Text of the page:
A 16-year-old tribal girl, an aging illiterate social worker in Rajasthan, a 23-year-old physiotherapist in Delhi, a young journalist in Mumbai, a 50-year-old tourist from Europe, a six-year-old school girl in Bengaluru–what do these females, from different parts of the country, with diverse backgrounds, have in common ? They were all victims of gruesome rapes that made “news”.
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One of the first lead stories that I wrote, over three decades ago (1979), was about the infamous Mathura rape case, in which the court released the accused policemen (who had raped Mathura at the police station) on grounds that the 16-year-old girl was “habituated to sex with her boy friend”, and so was not a virgin. The judge also remarked that the “marks of violence and resistance” on her body were “inadequate” to prove forced sex.
The judgment led to widespread public outrage, and four leading lawyers wrote a letter of protest to the Supreme Court which resulted in an amendment to the rape law in 1982-83, forbidding any mention of the female’s sexual history or “morals” in defending the accused.
I also wrote about the sathin Bhanwari Devi’s rape from Rajasthan, in which the aging village woman was “punished ” by upper caste men for her efforts to stop child marriages in her district. After years of court hearings, the judge declared that the accused, being “upper caste men”, would not have raped a woman of a lower caste. This acquittal in 1995 also caused widespread outrage. There were also the cases of Maya Thyagi and Rameeza Bee (Hyderabad) during the decade of the 1980s that hit the headlines.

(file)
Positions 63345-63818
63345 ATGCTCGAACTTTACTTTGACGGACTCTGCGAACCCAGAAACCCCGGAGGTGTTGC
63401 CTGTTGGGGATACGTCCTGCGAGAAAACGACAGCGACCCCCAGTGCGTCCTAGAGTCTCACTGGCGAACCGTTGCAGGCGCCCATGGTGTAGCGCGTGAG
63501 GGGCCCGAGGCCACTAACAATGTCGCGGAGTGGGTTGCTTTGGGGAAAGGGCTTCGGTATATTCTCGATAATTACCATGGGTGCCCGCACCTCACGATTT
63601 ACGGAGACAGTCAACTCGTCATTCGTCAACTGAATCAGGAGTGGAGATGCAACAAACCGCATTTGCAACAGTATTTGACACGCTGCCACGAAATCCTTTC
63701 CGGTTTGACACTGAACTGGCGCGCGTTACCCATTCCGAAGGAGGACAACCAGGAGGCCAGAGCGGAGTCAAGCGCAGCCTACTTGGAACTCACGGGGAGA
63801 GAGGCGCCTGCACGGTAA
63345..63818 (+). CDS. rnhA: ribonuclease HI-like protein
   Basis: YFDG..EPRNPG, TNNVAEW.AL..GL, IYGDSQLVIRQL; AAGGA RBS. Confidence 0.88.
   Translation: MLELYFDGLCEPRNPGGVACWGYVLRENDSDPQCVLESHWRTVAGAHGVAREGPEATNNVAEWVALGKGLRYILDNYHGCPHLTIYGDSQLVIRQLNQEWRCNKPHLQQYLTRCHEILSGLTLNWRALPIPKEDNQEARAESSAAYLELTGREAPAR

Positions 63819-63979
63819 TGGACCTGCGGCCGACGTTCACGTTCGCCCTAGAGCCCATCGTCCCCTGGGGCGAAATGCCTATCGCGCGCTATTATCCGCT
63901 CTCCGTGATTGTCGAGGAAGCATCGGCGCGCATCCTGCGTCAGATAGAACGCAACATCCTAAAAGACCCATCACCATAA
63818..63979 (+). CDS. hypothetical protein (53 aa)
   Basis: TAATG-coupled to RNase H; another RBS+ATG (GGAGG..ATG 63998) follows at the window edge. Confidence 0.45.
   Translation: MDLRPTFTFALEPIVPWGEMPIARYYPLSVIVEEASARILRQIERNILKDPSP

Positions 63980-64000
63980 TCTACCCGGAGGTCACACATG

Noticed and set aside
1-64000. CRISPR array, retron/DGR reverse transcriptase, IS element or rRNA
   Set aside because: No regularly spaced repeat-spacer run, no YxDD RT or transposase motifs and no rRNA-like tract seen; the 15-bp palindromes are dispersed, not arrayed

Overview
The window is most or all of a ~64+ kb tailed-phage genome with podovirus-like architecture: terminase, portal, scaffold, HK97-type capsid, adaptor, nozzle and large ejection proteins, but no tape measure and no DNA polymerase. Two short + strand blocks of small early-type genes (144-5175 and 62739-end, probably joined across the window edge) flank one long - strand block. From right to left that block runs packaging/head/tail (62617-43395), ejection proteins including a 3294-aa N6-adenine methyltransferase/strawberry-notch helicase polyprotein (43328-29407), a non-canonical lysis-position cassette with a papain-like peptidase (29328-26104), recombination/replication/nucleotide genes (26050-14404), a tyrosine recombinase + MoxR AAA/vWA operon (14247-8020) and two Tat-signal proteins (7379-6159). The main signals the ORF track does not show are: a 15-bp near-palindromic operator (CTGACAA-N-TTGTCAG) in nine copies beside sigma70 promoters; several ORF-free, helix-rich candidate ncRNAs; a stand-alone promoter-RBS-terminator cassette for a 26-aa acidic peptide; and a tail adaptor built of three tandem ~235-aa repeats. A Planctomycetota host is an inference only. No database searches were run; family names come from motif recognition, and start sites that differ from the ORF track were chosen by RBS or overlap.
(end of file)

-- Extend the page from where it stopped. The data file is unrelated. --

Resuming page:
What does the outrage lead to?
Then there are more recent cases. But for every case that becomes ‘news’, there are at least ten more that do not get reported, according to activists who work with victims. In spite of all the national uproar in the wake of the Nirbhaya case, we see at least two reports of rapes in the newspapers, every single day.
So, has anything changed over these 35 years, since the landmark letter from lawyers to the Supreme Court and the two subsequent amendments to the law? Is it that reports proliferate because victims are more ready to register a complaint today, compared to three decades ago, so we see more media coverage? Or is it that the breakdown in socio-cultural matrices in the name of globalisation in the new millennium, has caused behavioural crassness and a crumbling of morality and ethics? Or, is it that women are filing ‘fake’ complaints about sexual assault, to ‘punish’ the male or extract money, as one reputed medical specialist alleged at a seminar we had recently in Malleswaram?
Where does the truth lie? Are we becoming a society that treats the female more and more as a commodity, and erodes her personal safety? Why do we have VIPs – ministers, MLAs and sundry party bosses – making crass statements that demean females? Certainly, we did not have that, three decades ago. And there was no television during the early 1980s, to bring “breaking news” into our living rooms. Police constables were the accused in the Mathura case, but today we see judges, lawyers, teachers and instructors, ministers, and high profile professional achievers among the perpetrators along with illiterate drivers and bus conductors.